Tension and traversal are the topoi that thematically unify research and aesthetic strategy of Marisa Albanese (Naples, 1947) and structure them conceptually. The traversal is essentially physical in the artist’s early work, with the perception of it being related to its dynamic function, as in the palindrome writings that necessarily required the adoption of a moving viewpoint. In the Grande Gioco (“Great Game”, 1990) by contrast, it is the very morphology of the sculpture that entails a visual, “performative” movement, within the sculpture itself.
Over the years Albanese’s development has gradually become more metaphorical; it is conﬁgured as an effort to protract itself, tending towards something elusive, investigating the energy ﬂows within and without the work, as in Le resistenze (“Resistances”, 2002), a sculpture animated by high voltage wires which becomes a prism of pure energy, a metaphor of the artist’s energy, seeking to give a representation to the utopia of art itself, so as to change the world, and to the thirst for knowledge that goes beyond the phenomenological limits of reality.
At the same time Albanese’s interest is focused on the recovery and reformulation of the roots of proto-classical sculpture, an approach that was already apparent in the Korai (2000), works whose name evokes an idea of hieratic sculpture, as well as in the formal rendering, frozen in a compact, immobile and solemn geometric volume.
The references taken from the history of art were then subtly contradicted by the artist in the unusual choice of the postures, the gestures of the hands, which opened up to a large symbolism, and in some features of the ﬁgures portrayed, such as the helmets-headdresses, which return these ﬁgures to our own time, giving them a resistential attitude with a feminist ancestry.
The same modus operandi is taken up and developed in works such as Le Combattenti (“The Combatants”, 2000), a permanent installation created for the Quattro Giornate subway station in Naples, and Le Allieve (“The Schoolgirls”, 2005), sculptures caged and suspended off the ground, in which the gleaming helmet becomes the sole attribute of diaphanous, slender women, emblems of an unripe and androgynous femininity.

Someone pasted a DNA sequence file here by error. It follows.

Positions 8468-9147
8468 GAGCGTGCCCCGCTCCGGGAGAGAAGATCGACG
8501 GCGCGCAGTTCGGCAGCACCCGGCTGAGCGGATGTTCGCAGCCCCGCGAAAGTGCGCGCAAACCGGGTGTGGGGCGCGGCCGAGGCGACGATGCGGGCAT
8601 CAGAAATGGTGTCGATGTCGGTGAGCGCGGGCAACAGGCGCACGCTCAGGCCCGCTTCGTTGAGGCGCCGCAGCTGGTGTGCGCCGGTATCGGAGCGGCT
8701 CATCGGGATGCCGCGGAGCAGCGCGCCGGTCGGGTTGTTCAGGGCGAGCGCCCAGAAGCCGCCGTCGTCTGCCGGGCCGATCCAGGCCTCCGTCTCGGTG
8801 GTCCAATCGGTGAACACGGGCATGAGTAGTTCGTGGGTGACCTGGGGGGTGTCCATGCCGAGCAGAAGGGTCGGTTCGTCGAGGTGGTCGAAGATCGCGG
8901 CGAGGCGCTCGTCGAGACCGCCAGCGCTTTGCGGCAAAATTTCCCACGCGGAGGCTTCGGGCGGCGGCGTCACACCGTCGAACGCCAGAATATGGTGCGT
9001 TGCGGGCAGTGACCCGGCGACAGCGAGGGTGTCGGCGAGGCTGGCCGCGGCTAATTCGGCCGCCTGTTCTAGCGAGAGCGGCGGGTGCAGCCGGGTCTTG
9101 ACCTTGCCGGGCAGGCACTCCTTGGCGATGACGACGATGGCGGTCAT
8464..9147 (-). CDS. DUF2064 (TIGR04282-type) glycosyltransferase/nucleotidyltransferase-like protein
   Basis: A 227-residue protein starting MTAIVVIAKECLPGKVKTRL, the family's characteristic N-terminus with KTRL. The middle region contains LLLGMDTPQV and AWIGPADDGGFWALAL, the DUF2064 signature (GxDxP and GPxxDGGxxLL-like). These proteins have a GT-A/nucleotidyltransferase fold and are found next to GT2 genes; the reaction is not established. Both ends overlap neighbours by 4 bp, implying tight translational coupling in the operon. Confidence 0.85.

More recently Albanese has focused on housing conditions, displacement, nomadism, and the intimate and social ﬂows of energy associated with them. To this period belong her most recent works, such as Vento del Sud (“South Wind”, 2012) or the series of Diariogrammi (2009-14), drawings with shaken, nervous lines, in which the viewers are given the opportunity, in each case, to ﬁnd their own interpretational key: recordings of the unconscious, mappings of an inner journey triggered by the physical nature of the drawing, by its intrinsic and uncontrollable energy, the inner dialogue between landscape/passage and artist, with the polysemic value that at times may take on the familiarity of a dreaming (open-eyed).
Via Settembrini (“Settembrini Road”, 2012-14) is again a work on traversal that directly evokes the history of Naples and its multiple urban and cultural stratiﬁcations, its being ultimately, to borrow an expression from Georg Simmel, a palimpsest city. The installation, specially designed for the Madre, consists of a video and two maquettes that represent the plan of San Lorenzo district in which the museum is located and operates: the three-dimensionality of the buildings, the interplay of voids and solids determined by the proximity between the buildings and the streets, or alleys, is rendered by the superposition of a mass of meticulously carved sheets of paper. In this maquette the paper is therefore elevated to a sculptural medium, relating to the research that Albanese has conducted ever since the Grande Gioco.
In the video we see the gradual scattering and ﬁnal reconstruction of the museum itself among the surrounding buildings, an action that renders the image of an institution metaphorically strewn across its territory and which, in dispersing, becomes a creator of community, of shared identity, a mobile but always recognizable embodiment of a collective landmark of the “necessity” represented by the museum.
This work, in its restrained metaphorical quality, though bound up with the artist’s whole output, yet favors the evocative component of the object and an impulse of relationship that set it apart from the composite artiﬁciality of earlier works, by their nature akin to bachelor machines. The work in this case becomes a skilful exercise in communication, a conscious form of redemption that gives utterance to the ineffable, makes tangible the invisible, takes position as an active part of the process of creating meaning: it not only contributes to the construction of a symbolic imagery, but it has the power to convey to society the energy of that imagery, making it possible to come to terms with its needs, with its aspirations and iniquities, creating before our eyes the chance to reinvent itself, to rethink its values and goals. Starting from a fragile museum of paper, which yet exerts the attractive and pervasive power of a plural monument, stratiﬁed in its multiple proposals and rooted in its lively territory.